Graphic showing how to tell a male and female beluga whale apart

Beluga Bits relies on visual data that anyone in the world with access to the internet can see and classify, helping scientists learn more about these fascinating creatures.

7/21/2020 1:28:58 PM

Beluga Bits: Citizen Science Project

The Arctic is an incredible ecosystem with many species that have adapted to survive and even thrive in the harsh environment. At Polar Bears International we want to inspire people to care about the Arctic, and through our passion for wildlife and unique home base in Churchill, Manitoba—the Polar Bear Capital of the World—we have been able to partner with Explore.org to bring viewers an immersive and inspiring view into the underwater world of beluga whales—a beloved seasonal visitor to the Churchill River estuary.

So, when the Assiniboine Park Zoo suggested we use the infrastructure of the Beluga Cam to team up on a research project, we were thrilled. The collaborative research project, called Beluga Bits, is a citizen science project that gives viewers the opportunity to actively participate in the classification and identification of belugas.

We sat down with Dr. Stephen Petersen of the Assiniboine Park Zoo, which is part of our Arctic Ambassador Center network, to learn more.

How did the idea for Beluga Bits begin, and how many years has this research project been collecting data?

Like many projects, Beluga Bits started with a lot of questions about beluga whales followed by putting the pieces together to make it work. I had been studying belugas and other Arctic marine mammals for a few years and happened to be working on another project in Churchill with Meagan Hainstock looking at beluga behavior. While we were out on the water, we would get these tantalizing glimpses of belugas who had scars and marks that we thought could be used for photo identification, a common way to study other whales non-invasively. Typically, with other whale species, you can use markings on the dorsal fins or the contrast of their body color with scarring to help identify them. Belugas on the other hand are much harder to identify given that they don’t have dorsal fins and are white as adults. While we were in Churchill and chatting with colleagues at PBI, we were introduced to the Beluga Cam, which PBI partners on with Explore.org. It didn’t take very long watching the live stream to realize that this could be an amazing data source for capturing the full bodies of beluga whales underwater. In fact, we realized we could often see a lot more than just the individual marks—because the beluga would often swim upside down, we could see their “bits”—and thus Beluga Bits was born. It still took a couple of years to get to where we are today with the Explore.org community collecting snapshots that we then use in our Zooniverse.org project to get folks from around the world to help classify.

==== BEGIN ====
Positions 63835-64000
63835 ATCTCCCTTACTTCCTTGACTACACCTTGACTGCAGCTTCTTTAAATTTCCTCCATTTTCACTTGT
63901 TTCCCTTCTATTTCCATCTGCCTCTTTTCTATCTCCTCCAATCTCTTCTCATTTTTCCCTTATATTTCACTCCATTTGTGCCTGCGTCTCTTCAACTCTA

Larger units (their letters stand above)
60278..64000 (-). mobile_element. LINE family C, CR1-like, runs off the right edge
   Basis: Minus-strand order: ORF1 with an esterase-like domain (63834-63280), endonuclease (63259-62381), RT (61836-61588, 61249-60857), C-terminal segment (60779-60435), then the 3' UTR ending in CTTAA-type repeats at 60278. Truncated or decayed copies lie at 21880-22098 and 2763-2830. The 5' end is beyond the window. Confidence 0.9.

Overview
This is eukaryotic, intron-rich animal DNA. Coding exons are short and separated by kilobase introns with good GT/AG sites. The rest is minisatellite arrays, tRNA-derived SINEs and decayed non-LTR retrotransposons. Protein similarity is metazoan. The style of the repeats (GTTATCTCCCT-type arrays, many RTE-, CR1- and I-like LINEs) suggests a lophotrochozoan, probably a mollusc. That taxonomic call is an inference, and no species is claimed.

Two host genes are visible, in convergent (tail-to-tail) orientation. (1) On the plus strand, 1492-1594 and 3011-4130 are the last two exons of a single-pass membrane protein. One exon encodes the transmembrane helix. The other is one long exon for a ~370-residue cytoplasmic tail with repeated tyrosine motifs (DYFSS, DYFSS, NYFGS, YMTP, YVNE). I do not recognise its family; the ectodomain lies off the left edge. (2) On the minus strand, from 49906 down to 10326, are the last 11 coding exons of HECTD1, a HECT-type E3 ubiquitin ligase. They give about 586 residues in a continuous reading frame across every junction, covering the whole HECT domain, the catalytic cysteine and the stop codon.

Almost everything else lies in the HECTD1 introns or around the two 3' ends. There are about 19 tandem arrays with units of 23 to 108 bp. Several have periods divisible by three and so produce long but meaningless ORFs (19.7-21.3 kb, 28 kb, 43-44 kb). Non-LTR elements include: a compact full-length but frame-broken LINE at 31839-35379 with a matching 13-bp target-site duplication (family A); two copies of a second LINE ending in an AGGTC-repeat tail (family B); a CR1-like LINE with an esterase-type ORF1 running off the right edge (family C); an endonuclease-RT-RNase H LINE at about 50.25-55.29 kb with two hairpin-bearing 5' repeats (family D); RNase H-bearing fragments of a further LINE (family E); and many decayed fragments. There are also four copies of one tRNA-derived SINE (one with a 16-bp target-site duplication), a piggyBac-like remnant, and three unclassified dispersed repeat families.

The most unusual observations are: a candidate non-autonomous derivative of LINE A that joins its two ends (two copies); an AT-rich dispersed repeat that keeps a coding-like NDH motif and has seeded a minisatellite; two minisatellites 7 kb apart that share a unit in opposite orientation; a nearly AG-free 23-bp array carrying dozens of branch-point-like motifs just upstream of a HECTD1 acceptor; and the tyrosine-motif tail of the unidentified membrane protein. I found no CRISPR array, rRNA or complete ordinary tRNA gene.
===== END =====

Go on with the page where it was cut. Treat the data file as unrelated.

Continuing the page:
The first year of data was 2016 and we have collected data each year since. In 2019, we also started to collect the entire video stream right at the boat and we are exploring using machine learning to process all those videos before they get uploaded to Zooniverse.org. We hope to continue this project into the future as this is a great way to monitor a beluga population in the wild with very little impact on the animals.

How can viewers or people passionate about beluga whales participate in Beluga Bits?

There are a couple of ways that folks can get involved and encounter more virtual belugas. The first is to collect snapshots of belugas from the Explore.org Beluga Cam this July and August. The second way is to help classify the images on the Beluga Bits project, found here. When you help with Beluga Bits you are presented with a photo and just need to answer three questions: Is there a beluga in the photo? Can you see its bits? Do you see any major markings that we can use for photo ID? Every classification helps us out!

Have you been able to deduct any findings from the data yet? What do you hope to learn?

While the project has been collecting photos for four years, we just finished classifying the 2016 to 2018 dataset last December. Students and collaborators are now working with these data to learn about beluga biology and social structure. Although it is known that belugas return to the same estuaries and rivers each year, we were all very excited to re-sight an adult male beluga last season (2019), shown below, that was first observed on the underwater cameras in 2016.